An Evolution of Corn Production Techniques

From hand-sown corn growing to horse-drawn check planters.

| December 2006

  • Earlyillustration.jpg
    Early illustration showing the “checkerboard” pattern created by a check planter.
  • JoeIslersAC.jpg
    Joe Isler’s A.C. Evans planter, produced in Springfield, Ohio.
  • BeedleKelly.jpg
    “Beedle & Kelly” is clearly stenciled on this planter seed box.
  • Handcheckplanter.jpg
    Joe Isler’s Sunrise hand-check planter. When the planter was sold at auction, the owner asked a friend to stand nearby and keep an eye on the cast iron seats. “Each seat,” Joe says, “was worth at least $1,000.”
  • Cornjobber.jpg
    Corn jobber with fertilizer box.
  • SheetmetalSeat.jpg
    The Beedle & Kelly planter has a sheet-metal seat with the name “Champion” stamped in it.
  • SeedPlates.jpg
    Interior view of the seed box on the Beedle & Kelly planter. Note the small roller over the seed plates.
  • TheEvans.jpg
    The Evans planter’s heavy-duty marker. The metal marker protrudes from the wooden skid plate.
  • Planterbox-1.jpg
    Joe Isler’s wooden box corn jobber.
  • Sunriseplanter.jpg
    Joe Isler’s 3-row checkmarker. The implement was used crosswise to mark the place to set seed when using a check planter. Check planting made it possible to cultivate a field in two directions.
  • Sunriseplanter-1.jpg
    This cast iron seat is embellished with the name “Sunrise Planter.” The seat has no spring and is bolted to the planter tongue.
  • Planterbox.jpg
    A corn planter box with the manufacturer’s name clearly marked.
  • Sunriseplanter-2.jpg
    This Sunrise planter’s seat spring is made of formed wood.
  • Sunriseplanter-3.jpg
    Detail of the stamped sheet-metal seat from a planter owned by Will Green.
  • Sunriseplanter-4.jpg
    A planter owned by Will Green on display at Plain City, Ohio.

  • Earlyillustration.jpg
  • JoeIslersAC.jpg
  • BeedleKelly.jpg
  • Handcheckplanter.jpg
  • Cornjobber.jpg
  • SheetmetalSeat.jpg
  • SeedPlates.jpg
  • TheEvans.jpg
  • Planterbox-1.jpg
  • Sunriseplanter.jpg
  • Sunriseplanter-1.jpg
  • Planterbox.jpg
  • Sunriseplanter-2.jpg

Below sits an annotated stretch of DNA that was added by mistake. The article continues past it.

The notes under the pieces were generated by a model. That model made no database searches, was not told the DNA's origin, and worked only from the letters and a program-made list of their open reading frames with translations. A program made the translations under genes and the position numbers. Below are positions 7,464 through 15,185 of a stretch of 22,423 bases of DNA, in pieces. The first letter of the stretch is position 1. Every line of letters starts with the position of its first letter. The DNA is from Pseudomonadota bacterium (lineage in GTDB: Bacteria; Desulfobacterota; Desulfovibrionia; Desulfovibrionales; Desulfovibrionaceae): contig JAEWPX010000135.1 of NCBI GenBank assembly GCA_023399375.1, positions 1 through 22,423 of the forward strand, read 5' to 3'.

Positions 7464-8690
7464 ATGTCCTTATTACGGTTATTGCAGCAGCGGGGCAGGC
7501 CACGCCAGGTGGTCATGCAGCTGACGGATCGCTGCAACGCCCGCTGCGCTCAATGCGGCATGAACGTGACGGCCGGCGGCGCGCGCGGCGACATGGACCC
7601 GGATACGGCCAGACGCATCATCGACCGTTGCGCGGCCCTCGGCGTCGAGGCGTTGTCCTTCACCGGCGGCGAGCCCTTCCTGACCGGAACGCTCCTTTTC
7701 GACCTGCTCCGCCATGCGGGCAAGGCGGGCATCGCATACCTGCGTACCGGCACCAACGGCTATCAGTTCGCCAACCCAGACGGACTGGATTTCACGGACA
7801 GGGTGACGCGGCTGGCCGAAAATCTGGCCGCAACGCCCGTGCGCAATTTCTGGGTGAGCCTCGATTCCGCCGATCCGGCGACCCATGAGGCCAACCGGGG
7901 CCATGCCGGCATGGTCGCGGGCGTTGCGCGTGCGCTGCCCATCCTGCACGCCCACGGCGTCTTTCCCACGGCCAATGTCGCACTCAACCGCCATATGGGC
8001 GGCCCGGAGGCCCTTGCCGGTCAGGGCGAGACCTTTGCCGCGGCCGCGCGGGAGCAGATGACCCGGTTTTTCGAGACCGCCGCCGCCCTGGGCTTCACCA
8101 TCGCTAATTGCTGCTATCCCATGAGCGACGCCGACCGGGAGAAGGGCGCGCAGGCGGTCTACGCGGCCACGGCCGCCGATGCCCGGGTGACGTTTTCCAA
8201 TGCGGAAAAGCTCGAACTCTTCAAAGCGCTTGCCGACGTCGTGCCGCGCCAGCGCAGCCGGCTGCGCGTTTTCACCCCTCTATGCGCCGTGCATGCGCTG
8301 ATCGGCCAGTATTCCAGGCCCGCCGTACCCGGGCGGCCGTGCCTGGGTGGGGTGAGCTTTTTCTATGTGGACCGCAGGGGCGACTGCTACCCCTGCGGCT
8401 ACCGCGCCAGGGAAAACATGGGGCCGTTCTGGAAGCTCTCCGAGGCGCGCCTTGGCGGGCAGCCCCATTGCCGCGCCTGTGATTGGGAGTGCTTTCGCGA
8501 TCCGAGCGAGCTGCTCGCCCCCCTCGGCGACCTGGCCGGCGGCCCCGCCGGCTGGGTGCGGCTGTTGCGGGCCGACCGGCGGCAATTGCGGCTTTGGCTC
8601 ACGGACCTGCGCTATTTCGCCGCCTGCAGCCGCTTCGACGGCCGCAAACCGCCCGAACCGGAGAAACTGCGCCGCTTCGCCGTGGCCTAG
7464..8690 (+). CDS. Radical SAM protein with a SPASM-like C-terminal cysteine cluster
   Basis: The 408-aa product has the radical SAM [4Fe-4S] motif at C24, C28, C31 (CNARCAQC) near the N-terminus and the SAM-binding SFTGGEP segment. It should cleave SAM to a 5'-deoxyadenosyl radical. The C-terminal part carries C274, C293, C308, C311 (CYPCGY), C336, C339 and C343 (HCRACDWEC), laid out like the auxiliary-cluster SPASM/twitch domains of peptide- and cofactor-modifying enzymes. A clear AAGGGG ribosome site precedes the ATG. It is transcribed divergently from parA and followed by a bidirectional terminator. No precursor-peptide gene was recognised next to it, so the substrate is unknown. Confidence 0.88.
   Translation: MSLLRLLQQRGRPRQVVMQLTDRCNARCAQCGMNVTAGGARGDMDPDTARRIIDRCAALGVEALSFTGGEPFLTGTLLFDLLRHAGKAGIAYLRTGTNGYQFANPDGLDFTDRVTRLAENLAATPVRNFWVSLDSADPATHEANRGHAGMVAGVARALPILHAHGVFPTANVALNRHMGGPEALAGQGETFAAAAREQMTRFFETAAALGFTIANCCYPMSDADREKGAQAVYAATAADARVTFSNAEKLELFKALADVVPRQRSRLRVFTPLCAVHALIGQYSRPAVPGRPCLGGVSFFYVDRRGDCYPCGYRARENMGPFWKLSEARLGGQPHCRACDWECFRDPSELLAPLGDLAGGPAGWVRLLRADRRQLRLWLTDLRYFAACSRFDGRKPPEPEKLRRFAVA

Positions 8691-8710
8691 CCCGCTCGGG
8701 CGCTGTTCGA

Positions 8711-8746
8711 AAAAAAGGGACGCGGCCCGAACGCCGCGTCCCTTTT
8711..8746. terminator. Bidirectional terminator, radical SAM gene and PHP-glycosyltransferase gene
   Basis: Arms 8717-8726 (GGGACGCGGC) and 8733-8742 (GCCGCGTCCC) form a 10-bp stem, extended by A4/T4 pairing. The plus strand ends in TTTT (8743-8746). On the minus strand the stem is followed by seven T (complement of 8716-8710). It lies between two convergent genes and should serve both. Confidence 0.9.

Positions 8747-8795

• Sunriseplanter-3.jpg
  • Sunriseplanter-4.jpg

Check, chee … check, chee … check, chee … That's the sound you might hear as the slide bar on a hand-check corn planter moves back and forth. Of course, if you are the one working the slide bar, you might hear a different sound. You might even make up your own sounds to the beat of the steady rhythm of the check bar.

When the first white settlers came to America, the natives introduced them to a new crop - corn - that could be consumed by both people and livestock. The natives also taught the settlers how to grow and use it. For more than 200 years after the Pilgrims came to America, corn was planted in the way the natives had taught. A farmer worked up a small area of soil with his hoe, dropped in seed and covered it with his foot.

As the corn grew, the farmer hoed the hill of corn to keep weeds at bay. Finally, he harvested the meager crop. Small plots of land the size of a large garden plot - perhaps an acre or two - were typical in that era.

As horse-drawn plows and tillage equipment were introduced, farmers could grow more corn for home use and livestock feed. However, planting methods remained nearly the same. Farmers planted using a dibble (a pointed implement used to make holes in the soil) or a hoe. An individual was capable of planting up to one acre of corn per day. Keeping weeds under control was a major problem. Using a hoe, a farmer would be hard-pressed to tend more than five acres of corn each season.



Weeds competed with corn for nutrients and water. Too many weeds meant lower yields. Usually, it took at least four hoeing sessions during the growing season to keep weeds from overtaking the field. The first hoeing was the most important because the weeds and corn were young and tender. It was easy to err and cut tender stalks of corn along with the weeds.

As the population moved west, more land became available for farming. Larger fields became the norm. From Ohio to Indiana to Illinois, farmers found fertile land with few rocks to impede cultivation. They raised more livestock, so they needed more fodder and grain. Corn production had to increase.



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